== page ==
Anne Barwell on The Kiwi Connection.

Anne is a return guest to the blog! Anne last visited in October 2015 when I interviewed her about her vampire novel, Shades of Sepia. This time, Anne’s got a very different story to tell us about–Winter Duet, part two of her WWII series, Echoes Rising.

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The Kiwi Connection

Thanks, Gillian, for hosting me today.

Like Gillian I’m a New Zealander. A while ago she wrote a blog post about how being a Kiwi impacts her writing so this is a kind of follow on from that. It also fits with the release of Winter Duet, book 2 in my WWII Echoes Rising series, as the downed RAF pilot the allied team find in the Black Forest is from Wellington.

Most of the books I read don’t feature New Zealanders, which makes sense as most authors aren’t from here. Also many of the books I find which are set in this country are set in places besides Wellington which is where I’m from. I’m planning to do my bit about changing that, and have already written some stories with Kiwi characters: Jason and Sean from Slow Dreaming, Ben from The Sleepless City, and Nate from the upcoming Sunset at Pencarrow novella which is co-written with Lou Sylvre. I have another novella I’m writing in 2017 set in Wellington, and a series about guys with psi powers I’m planning to write in 2018 which will also take place here.

winterduetfsWhen I started writing Winter Duet, I wanted to introduce a new character for this story. He would shake up the existing mix a little, and it wasn’t long before his fate became intertwined with the other characters. I knew the character would be a downed RAF pilot, and I thought: what about making him a New Zealander? Quite a bit of research later confirmed that New Zealanders did fly for the RAF, and that they would have been a part of the Big Week—a week in February 1944 in which the Allies bombed Germany night and day.

What I didn’t expect was to become attached to Leo so quickly, especially as his personality began to exert itself. He was the favourite character of one of my beta readers, and she still talks about him, so he had quite the impact.

Leo had more of a back story than I thought he would too, and mentions having been in the Wairarapa in the 1942 earthquake. That earthquake was one my dad talked about a lot, and no wonder as it was a 7.2, not quite the same intensity as the 7.8 we had here last month but still sizeable enough to remember. We’re on a fault line here so anyone who has lived here has experienced earthquakes at some time or another.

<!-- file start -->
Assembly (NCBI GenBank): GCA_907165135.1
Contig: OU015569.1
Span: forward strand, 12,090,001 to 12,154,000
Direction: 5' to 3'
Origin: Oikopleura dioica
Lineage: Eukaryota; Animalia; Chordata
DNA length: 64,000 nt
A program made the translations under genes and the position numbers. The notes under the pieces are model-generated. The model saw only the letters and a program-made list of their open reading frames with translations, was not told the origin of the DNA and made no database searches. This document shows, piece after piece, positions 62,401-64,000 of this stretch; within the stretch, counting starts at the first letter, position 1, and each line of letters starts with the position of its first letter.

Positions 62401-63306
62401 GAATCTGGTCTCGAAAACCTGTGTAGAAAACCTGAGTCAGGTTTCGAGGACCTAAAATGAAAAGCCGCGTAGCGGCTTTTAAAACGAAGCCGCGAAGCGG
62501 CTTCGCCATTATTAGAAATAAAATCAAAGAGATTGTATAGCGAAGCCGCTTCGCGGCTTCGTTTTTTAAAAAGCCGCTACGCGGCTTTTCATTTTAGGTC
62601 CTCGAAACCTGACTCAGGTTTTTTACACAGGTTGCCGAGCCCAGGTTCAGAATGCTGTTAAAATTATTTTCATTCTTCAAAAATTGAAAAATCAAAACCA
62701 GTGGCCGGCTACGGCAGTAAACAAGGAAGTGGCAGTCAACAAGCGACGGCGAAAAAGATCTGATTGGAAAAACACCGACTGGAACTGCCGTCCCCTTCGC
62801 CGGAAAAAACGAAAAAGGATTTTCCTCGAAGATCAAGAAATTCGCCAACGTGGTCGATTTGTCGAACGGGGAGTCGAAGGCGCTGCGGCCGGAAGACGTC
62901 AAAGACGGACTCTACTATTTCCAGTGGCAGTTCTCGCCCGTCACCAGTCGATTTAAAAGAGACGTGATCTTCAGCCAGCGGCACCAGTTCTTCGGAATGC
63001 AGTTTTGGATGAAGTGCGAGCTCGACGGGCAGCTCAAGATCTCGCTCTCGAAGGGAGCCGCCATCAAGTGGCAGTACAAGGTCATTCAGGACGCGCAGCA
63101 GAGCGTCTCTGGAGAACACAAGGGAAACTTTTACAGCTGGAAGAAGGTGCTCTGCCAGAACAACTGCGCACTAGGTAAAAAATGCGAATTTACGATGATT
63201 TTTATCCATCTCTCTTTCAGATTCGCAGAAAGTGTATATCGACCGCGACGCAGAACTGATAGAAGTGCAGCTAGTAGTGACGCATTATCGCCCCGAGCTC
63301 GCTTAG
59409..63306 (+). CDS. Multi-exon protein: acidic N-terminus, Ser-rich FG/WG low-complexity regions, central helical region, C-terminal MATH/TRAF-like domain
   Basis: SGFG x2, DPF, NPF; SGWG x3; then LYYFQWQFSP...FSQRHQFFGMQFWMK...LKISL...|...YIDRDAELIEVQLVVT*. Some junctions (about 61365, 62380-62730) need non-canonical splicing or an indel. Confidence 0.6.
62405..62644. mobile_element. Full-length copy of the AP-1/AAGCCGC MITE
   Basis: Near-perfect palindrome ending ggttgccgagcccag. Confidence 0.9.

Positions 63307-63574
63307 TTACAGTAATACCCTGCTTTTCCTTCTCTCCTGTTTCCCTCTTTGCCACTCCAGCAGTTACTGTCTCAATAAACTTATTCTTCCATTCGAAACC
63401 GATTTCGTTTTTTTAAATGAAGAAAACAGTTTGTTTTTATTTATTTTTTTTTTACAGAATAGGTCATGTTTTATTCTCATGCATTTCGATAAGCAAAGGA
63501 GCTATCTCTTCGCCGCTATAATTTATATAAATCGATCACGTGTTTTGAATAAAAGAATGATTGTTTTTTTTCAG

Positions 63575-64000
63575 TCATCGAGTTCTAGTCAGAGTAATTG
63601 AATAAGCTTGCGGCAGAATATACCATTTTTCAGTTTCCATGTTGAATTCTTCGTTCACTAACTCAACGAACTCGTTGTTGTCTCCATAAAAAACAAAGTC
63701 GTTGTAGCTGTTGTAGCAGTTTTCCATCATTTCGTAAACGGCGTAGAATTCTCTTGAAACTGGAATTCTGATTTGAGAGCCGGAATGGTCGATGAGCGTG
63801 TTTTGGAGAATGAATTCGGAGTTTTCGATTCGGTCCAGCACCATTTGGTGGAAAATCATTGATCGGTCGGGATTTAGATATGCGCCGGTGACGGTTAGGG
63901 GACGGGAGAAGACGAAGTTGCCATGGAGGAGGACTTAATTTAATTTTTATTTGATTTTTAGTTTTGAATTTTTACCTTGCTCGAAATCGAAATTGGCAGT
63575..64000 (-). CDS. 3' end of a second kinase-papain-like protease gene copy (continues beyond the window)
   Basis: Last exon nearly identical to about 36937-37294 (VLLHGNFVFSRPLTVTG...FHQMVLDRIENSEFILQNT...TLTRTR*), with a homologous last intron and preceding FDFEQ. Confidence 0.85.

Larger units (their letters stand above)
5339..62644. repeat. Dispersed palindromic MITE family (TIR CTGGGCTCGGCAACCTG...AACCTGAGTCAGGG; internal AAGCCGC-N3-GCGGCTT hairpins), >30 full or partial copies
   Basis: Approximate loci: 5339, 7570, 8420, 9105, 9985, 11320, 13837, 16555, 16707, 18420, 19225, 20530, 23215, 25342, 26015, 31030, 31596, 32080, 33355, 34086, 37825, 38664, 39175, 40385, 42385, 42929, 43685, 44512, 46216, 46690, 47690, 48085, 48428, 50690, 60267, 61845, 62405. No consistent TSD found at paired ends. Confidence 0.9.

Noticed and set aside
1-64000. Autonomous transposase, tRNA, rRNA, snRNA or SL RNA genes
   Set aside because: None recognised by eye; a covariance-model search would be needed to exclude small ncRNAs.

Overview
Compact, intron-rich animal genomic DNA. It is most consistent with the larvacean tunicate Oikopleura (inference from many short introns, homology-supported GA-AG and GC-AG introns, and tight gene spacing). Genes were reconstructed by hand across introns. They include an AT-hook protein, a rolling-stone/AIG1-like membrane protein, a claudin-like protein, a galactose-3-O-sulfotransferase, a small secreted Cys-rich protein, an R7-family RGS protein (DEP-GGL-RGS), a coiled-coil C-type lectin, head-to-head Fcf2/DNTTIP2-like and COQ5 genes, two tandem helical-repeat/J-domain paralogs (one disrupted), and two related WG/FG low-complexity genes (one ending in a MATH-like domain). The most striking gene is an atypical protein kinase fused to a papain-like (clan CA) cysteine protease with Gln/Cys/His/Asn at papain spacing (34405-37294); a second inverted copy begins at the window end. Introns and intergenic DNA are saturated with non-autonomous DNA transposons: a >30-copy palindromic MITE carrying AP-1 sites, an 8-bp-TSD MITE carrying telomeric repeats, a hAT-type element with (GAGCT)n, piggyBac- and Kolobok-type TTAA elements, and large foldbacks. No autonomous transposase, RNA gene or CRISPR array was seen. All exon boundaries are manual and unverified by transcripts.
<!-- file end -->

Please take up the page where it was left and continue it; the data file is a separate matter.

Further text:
I must admit to writing a bit of in joke into that part of the story, and a nod to another New Zealand character I’ve written, when Leo mentions a dream he had about chasing sheep on a farm and that the sheep had fangs. It’s also a standing joke here that we have more sheep than people. I’m not sure that’s still the case. After all, I can go days without seeing a single sheep.

In 1944 when Winter Duet was set, a lot of New Zealand idioms were more on par with Britain, and many of the slang words we use today weren’t around back then so I couldn’t use them as Leo needed to be true to his time. Still, his attitude to life is very much that of a New Zealander, and he brings a part of where he’s from to the pages of the book. I enjoyed writing him, and while he isn’t the first Kiwi character I’ve written, he won’t be the last.

Blurb:

Winter Duet

Echoes Rising book 2 – Sequel to Shadowboxing

Germany 1944

Hunted for treason and the information Kristopher carries, he and Michel leave the security of their safe house to journey across Germany toward Switzerland. Caught in a series of Allied bombings, they stop to help civilians and narrowly escape capture by German forces.

While investigating a downed aircraft in the Black Forest, the two men discover an injured RAF pilot. After they are separated, Kristopher and the pilot are discovered by a German officer who claims he is not who he appears to be. Determined to find Michel again, Kristopher has to trust the stranger and hope he is not connected to those searching for him and the information he carries. Meanwhile Michel is intercepted by one of the Allied soldiers he met in Berlin. His help is needed to save one of their own.